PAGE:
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Insights / News
The First International Conference of American States held in Washington DC between October 1889 and April 1890 approved the establishment of the International Union of American Republics that was subsequently reconstituted as the Organization of American States (OAS) in 1948 when the Charter of the OAS was signed in Bogotá, Colombia.
The OAS brings together all 35 member states of the Americas and constitutes the main political, juridical, and social governmental forum in the hemisphere. In addition, it has granted permanent observer status to 69 states, as well as to the EU.
As with most international organisations, the OAS has set up an administrative tribunal that acts as the final appellate body for institutional disputes. The OAS Administrative Tribunal is an autonomous organ competent to hear those cases in which members of the staff of the General Secretariat of the OAS allege non-observance of the conditions established in their respective appointments or contracts or violation of the General Standards for the operation of the General Secretariat or other applicable provisions, including those concerning the Retirement and Pension Plan of the General Secretariat.
The competence of the Tribunal has been extended to the Inter-American Institute for Cooperation on Agriculture by the Special Agreement signed in February 1976.
For the adjudication of any disputes, the internal legislation of the OAS takes precedence over general principles of employment law and the laws of any member State including United States/Washington DC labour law.
The Tribunal is composed of six members elected by the General Assembly to serve for terms of six years. Each member must be a national of an OAS member State, but no two members may be nationals of the same member State. The composition of the Administrative Tribunal reflects the two major legal traditions of the Hemisphere, namely the common-law and civil-law traditions.
Almost all International Organisations are subject to the jurisdiction of an international administrative tribunal (IAT). IATs generally exist in the realm of the public international law system. Most international organisations have provided for some sort of internal justice mechanism to address institutional disputes resulting in dozens of IATs, including the three largest and most established: the World Bank Administrative Tribunal; the United Nations’ two tier system: the UN Dispute Tribunal and the UN Appeals Tribunal; and the International Labour Organisation Administrative Tribunal (ILOAT) in Geneva. In the EU, the General Court is the equivalent IAT for disputes arising out of administrative decisions taken by European institutions. On the African continent, the African Development Bank Administrative Tribunal in Abidjan, Ivory Coast, is the most prominent IAT.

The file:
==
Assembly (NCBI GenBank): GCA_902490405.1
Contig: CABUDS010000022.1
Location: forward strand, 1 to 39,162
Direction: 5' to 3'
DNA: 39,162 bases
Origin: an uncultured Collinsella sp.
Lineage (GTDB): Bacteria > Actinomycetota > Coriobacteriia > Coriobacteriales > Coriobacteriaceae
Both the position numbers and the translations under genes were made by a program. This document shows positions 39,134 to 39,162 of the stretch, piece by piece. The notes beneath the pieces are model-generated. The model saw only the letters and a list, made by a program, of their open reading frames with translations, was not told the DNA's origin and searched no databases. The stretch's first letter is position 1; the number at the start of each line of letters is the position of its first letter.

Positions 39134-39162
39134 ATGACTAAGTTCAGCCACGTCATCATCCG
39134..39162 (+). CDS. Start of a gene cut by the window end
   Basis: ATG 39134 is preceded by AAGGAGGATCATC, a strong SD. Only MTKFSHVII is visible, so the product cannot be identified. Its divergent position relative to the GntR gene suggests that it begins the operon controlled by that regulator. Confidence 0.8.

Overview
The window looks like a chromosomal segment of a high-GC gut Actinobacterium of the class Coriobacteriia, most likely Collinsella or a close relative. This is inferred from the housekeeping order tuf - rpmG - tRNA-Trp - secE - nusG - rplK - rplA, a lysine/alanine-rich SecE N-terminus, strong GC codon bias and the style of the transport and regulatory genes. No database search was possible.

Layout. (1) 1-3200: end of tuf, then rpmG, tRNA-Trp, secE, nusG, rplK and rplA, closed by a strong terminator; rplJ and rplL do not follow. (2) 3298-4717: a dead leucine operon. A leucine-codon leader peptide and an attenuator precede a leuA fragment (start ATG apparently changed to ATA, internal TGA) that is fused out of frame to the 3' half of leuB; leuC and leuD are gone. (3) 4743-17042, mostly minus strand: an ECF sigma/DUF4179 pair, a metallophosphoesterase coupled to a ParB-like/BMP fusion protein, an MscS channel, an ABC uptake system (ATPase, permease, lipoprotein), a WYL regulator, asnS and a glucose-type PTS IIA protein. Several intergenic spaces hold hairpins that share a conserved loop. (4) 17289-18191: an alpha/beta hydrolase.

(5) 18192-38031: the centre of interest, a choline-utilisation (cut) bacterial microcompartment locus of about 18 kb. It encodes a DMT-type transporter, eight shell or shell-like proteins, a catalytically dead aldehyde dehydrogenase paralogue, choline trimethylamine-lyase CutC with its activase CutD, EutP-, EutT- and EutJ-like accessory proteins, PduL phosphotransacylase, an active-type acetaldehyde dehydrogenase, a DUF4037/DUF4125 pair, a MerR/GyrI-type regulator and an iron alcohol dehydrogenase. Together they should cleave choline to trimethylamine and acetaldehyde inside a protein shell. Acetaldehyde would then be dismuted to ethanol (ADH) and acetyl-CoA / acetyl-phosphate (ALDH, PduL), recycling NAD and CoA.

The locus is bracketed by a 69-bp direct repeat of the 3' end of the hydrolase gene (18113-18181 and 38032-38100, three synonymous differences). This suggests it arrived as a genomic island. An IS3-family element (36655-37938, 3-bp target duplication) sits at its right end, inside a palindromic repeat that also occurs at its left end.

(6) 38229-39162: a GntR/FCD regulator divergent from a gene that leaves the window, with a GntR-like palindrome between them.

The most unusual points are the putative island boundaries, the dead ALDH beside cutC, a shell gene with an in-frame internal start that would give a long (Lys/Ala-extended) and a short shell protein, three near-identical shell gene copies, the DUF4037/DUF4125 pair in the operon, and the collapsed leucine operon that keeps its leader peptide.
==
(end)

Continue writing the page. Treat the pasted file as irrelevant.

Outer Temple’s International Organisations Law barristers have unrivalled experience in the laws, systems and frameworks of international organisations, having been instructed in cases involving more than 30 international institutions worldwide. Such organisations enjoy a number of privileges and immunities and, as a result, have created internal justice systems that are not bound by domestic jurisdictions.
Most international organisations are created by multilateral treaties concluded between sovereign states and they are, therefore, products of public international law. All cases relating to international organisations require expert lawyers with an understanding of the complex workings of each institution, whether they deal with corruption, regulation, employment rights, whistleblowing or policy making in the context of advocacy, litigation, investigations and advisory work.
Members of the OTC International Organisations Law Team have been instructed before the following international tribunals and bodies:
Alex Haines is a specialist in international law and commercial crime, with particular expertise in the extensive field of international organisations law and Multilateral Development Bank sanctions systems.
Victoria Brown is a civil and commercial practitioner with a particular focus on employment and pensions, both in England & Wales and international organisations.
You can find out more about our International Organisations practice on our expertise page or contact Sam Carter on +44 (0)203 989 6669 or Colin Bunyan on +44 (0)20 7427 4886 for a confidential discussion.